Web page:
After each week of NFL football games for the 2018- 2019 season, the Heads 'N Tales podcast will be posting an episode dedicated to injuries and health & safety topics surrounding the NFL. Specifically we will talk about possible prevention strategies, the rulebook, equipment and other injury buzz around the league.
The strategist for these episodes will be one of my closest friends, Josh Boyd. Josh and I grew up playing baseball together. Josh was a division-1 center fielder for Monmouth University and experienced his fair share of injuries throughout his career. Although Josh never played organized football, the dude flat-out knows the game of football and undoubtably knows more about the ins-and-outs of the sport better than I do from both a fan and x's & o's perspective.
Dr. Wazim Buksh "Waz" is the newest member to the Heads 'N Tales team and has been a long time friend of mine. Waz will serve as the medical expert in these recordings to give you the most realistic expectations for when your favorite players go down with an injury and what their road to recovery will look like. Dr. Buksh is board certified in both Internal and Sports Medicine. Waz completed his sports medicine fellowship with the New York Jets medical staff in 2014.
Our intention for these episodes is to spark conversations around topics that are usually brushed under the rug or only minimally covered in the hopes of making football and all sports safer for the athletes who play them.
You are currently looking at the show notes for Week 8 of the 2018 season!
Houston Texans: Will Fuller, WR, ACL
Cincinnati Bengals: Carl Lawson, DE, ACL
Arizona Cardinals: David Johnson, RB, Concussion
Friendly fire from the veteran?
Buffalo Bills: Tremaine Edmunds, DB, Concussion
Buffalo 1st round pick Tremaine Edmunds suffered a #concussion on this hit that I flagged earlier showing the #NFL is no longer penalizing leading with the helmet.— Chris Nowinski, Ph.D. (@ChrisNowinski1) October 30, 2018
Their lack of enforcement has consequences. He stayed in for a while after the hit, btw... pic.twitter.com/opQ6gXAdo2
Helmet rule is non-existent…
Pittsburgh Steelers: Ben Roethlisberger, QB, Broken Left Index Finger
Dr. Waz gives his prognosis.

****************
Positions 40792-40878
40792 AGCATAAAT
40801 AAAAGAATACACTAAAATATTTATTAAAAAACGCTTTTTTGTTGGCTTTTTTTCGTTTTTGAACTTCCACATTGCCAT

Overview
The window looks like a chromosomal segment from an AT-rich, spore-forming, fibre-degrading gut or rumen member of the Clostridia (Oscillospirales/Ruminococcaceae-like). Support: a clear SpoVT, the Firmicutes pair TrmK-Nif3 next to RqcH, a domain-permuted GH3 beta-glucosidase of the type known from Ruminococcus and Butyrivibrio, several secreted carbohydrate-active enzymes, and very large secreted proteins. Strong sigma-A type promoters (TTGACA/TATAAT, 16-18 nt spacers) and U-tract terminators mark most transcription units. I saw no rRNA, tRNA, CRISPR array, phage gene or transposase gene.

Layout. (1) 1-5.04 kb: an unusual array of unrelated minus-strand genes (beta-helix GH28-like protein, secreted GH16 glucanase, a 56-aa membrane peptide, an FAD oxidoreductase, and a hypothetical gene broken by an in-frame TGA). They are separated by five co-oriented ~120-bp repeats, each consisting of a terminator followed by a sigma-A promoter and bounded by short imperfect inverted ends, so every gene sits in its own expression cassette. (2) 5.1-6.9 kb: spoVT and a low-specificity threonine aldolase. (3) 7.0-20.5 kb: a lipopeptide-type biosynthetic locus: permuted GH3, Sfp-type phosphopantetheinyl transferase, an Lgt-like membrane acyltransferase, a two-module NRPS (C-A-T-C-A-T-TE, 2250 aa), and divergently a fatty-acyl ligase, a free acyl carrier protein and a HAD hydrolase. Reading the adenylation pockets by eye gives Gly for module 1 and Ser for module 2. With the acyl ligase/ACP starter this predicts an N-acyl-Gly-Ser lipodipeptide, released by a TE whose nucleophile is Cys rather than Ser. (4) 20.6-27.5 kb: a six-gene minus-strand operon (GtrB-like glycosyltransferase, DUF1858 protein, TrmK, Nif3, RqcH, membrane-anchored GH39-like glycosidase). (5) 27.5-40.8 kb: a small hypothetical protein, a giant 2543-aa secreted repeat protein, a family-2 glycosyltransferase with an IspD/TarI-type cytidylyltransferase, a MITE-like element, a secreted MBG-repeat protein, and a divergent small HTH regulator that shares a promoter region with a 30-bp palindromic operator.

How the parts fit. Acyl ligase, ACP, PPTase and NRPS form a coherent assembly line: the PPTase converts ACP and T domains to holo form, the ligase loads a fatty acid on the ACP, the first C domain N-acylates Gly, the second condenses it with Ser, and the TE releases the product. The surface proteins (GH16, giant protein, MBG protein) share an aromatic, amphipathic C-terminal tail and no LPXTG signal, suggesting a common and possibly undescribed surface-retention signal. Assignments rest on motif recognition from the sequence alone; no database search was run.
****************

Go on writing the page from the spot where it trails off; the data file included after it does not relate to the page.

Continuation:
And SO MANY HAMSTRING INJURIES!
Thoughts on Merril Hoge’s book, "Brainwashed: The Bad Science Behind CTE and the Plot to Destroy Football."
Throughout recent years, #CTE has become one of the most talked about issues in sports. My new book, #BRAINWASHED is here to cut through the hidden agendas, misinformation, & ambiguous headlines currently surrounding the CTE narrative. Learn more here: https://t.co/fbhLbgs8TD pic.twitter.com/4PSUOvY1Qc— Merril Hoge (@merrilhoge) October 23, 2018
Week 7 #NFLWayToPlay Award Recipient:
Weaksauce in our opinions…
Other examples of good technique tweeted by Troy Vincent
Don't really see the NFL posting the illegal hits like the NHL does and like they were posting earlier in the season…
NFL operations meeting with NCAA:
Productive discussions today with members of the college football community, @NFL, @NFLOfficiating, @NFLPA and @AFCA on learnings from each other’s institutions and rules differences across the game of football. https://t.co/vySIl6Xv4D pic.twitter.com/echtH9PJWJ— Troy Vincent (@TroyVincent23) October 30, 2018
In 2010, the Big Green eliminated tackling in all practices — even preseason camp and spring ball. Coach Buddy Teevens likes to say that a freshman will play four years without being tackled by another Dartmouth player. The N.C.A.A. has since recommended dialing back contact significantly in practice.
A couple of years ago, Dartmouth began using moving robots as tackling dummies.
Teevens, 62, casts his unusual policies as enlightened self-interest. Practices with less contact mean fewer injuries and fresher players. Never tackling teammates means more, and more precise, work on tackling technique. He estimates that Dartmouth has cut its missed tackles by two-thirds.
In 2010, the year Teevens got rid of tackling, Dartmouth had its first winning season in 13 years. In 2015, Dartmouth was 9-1 and won a share of the Ivy title.
“This is probably the best Dartmouth team in the last 25 years,” said Tim Murphy, Harvard’s coach since 1994, calling the Big Green “as big and strong and physical a team as we’ll see all year.”